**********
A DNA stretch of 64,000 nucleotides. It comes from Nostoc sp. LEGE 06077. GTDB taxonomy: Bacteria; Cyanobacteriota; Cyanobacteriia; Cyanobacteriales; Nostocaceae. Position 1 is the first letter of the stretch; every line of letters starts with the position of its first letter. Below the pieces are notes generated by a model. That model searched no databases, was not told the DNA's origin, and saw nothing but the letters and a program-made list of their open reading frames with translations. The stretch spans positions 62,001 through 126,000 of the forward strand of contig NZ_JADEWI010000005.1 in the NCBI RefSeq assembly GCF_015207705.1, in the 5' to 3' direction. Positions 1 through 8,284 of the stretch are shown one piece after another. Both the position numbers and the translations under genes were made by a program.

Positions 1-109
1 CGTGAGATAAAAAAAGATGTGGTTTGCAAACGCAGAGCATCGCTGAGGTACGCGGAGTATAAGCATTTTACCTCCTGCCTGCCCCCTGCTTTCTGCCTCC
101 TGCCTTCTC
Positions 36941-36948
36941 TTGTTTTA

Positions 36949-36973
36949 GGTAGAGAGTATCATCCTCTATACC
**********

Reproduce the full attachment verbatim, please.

A DNA stretch of 64,000 nucleotides. It comes from Nostoc sp. LEGE 06077. GTDB taxonomy: Bacteria; Cyanobacteriota; Cyanobacteriia; Cyanobacteriales; Nostocaceae. Position 1 is the first letter of the stretch; every line of letters starts with the position of its first letter. Below the pieces are notes generated by a model. That model searched no databases, was not told the DNA's origin, and saw nothing but the letters and a program-made list of their open reading frames with translations. The stretch spans positions 62,001 through 126,000 of the forward strand of contig NZ_JADEWI010000005.1 in the NCBI RefSeq assembly GCF_015207705.1, in the 5' to 3' direction. Positions 1 through 8,284 of the stretch are shown one piece after another. Both the position numbers and the translations under genes were made by a program.

Positions 1-109
1 CGTGAGATAAAAAAAGATGTGGTTTGCAAACGCAGAGCATCGCTGAGGTACGCGGAGTATAAGCATTTTACCTCCTGCCTGCCCCCTGCTTTCTGCCTCC
101 TGCCTTCTC
Positions 36941-36948
36941 TTGTTTTA

Positions 36949-36973
36949 GGTAGAGAGTATCATCCTCTATACC